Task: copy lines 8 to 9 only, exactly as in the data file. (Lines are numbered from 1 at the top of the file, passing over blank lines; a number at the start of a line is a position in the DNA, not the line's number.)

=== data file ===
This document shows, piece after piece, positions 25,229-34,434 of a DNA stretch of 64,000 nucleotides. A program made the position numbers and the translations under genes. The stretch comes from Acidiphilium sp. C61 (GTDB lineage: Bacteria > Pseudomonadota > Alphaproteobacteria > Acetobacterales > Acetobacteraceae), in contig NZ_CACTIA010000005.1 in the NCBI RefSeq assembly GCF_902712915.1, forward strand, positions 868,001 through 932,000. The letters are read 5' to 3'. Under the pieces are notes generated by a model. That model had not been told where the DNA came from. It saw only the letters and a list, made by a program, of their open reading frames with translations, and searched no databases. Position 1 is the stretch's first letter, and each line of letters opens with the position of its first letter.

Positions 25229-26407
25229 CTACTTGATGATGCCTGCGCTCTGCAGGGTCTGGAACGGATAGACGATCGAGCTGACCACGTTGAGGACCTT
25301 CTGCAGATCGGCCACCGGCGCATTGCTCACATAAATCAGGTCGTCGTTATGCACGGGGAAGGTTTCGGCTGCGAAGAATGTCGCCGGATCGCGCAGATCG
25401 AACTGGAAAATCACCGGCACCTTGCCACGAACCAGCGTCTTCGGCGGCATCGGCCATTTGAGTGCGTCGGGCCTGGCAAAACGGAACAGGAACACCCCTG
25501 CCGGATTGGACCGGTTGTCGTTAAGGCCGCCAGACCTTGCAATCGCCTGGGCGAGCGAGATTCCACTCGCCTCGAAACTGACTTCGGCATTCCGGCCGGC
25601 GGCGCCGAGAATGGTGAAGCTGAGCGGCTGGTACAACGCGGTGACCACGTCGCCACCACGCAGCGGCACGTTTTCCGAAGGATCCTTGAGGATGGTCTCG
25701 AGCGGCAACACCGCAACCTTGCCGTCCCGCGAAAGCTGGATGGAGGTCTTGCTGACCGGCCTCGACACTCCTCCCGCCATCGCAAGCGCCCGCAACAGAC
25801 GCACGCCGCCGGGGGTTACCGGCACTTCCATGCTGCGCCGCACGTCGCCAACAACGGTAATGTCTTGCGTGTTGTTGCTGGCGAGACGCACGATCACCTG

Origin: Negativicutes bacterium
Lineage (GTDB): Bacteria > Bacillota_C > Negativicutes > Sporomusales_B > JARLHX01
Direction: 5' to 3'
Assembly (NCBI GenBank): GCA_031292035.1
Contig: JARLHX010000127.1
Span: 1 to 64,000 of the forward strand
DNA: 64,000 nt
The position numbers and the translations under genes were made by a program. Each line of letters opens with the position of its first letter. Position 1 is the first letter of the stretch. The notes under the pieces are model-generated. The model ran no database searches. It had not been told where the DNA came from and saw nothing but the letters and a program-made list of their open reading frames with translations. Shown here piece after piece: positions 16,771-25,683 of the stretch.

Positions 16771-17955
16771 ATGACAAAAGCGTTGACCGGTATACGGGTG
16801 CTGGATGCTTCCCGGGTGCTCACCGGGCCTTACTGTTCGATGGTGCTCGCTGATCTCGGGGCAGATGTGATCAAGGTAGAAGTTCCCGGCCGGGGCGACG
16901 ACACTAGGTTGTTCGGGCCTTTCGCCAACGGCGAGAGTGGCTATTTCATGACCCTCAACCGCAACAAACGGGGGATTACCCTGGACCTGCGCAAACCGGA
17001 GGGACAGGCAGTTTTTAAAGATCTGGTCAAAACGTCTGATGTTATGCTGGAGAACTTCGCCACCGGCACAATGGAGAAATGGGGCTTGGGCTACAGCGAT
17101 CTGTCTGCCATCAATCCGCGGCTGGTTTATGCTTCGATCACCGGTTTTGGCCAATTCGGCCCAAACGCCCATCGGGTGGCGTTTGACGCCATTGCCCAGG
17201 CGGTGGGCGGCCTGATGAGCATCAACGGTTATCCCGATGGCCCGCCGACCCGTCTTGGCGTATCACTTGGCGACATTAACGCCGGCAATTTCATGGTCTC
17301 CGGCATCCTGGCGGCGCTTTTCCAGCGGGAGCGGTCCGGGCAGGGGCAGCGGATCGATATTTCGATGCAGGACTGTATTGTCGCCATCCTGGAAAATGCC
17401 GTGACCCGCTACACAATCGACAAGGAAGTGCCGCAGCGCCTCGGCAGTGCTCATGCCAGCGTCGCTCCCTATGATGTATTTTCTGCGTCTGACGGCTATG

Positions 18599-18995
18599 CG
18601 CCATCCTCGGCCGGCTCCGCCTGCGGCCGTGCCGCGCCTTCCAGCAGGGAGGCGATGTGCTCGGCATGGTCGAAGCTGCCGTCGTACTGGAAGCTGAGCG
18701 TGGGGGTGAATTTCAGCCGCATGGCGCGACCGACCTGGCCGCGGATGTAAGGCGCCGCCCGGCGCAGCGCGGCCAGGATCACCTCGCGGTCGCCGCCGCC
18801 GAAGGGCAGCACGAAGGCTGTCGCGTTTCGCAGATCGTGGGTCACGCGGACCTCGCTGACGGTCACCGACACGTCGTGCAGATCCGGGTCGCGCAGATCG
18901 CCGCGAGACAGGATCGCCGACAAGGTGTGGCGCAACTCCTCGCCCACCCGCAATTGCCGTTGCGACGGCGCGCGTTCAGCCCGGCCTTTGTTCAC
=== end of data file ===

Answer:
25701 AGCGGCAACACCGCAACCTTGCCGTCCCGCGAAAGCTGGATGGAGGTCTTGCTGACCGGCCTCGACACTCCTCCCGCCATCGCAAGCGCCCGCAACAGAC
25801 GCACGCCGCCGGGGGTTACCGGCACTTCCATGCTGCGCCGCACGTCGCCAACAACGGTAATGTCTTGCGTGTTGTTGCTGGCGAGACGCACGATCACCTG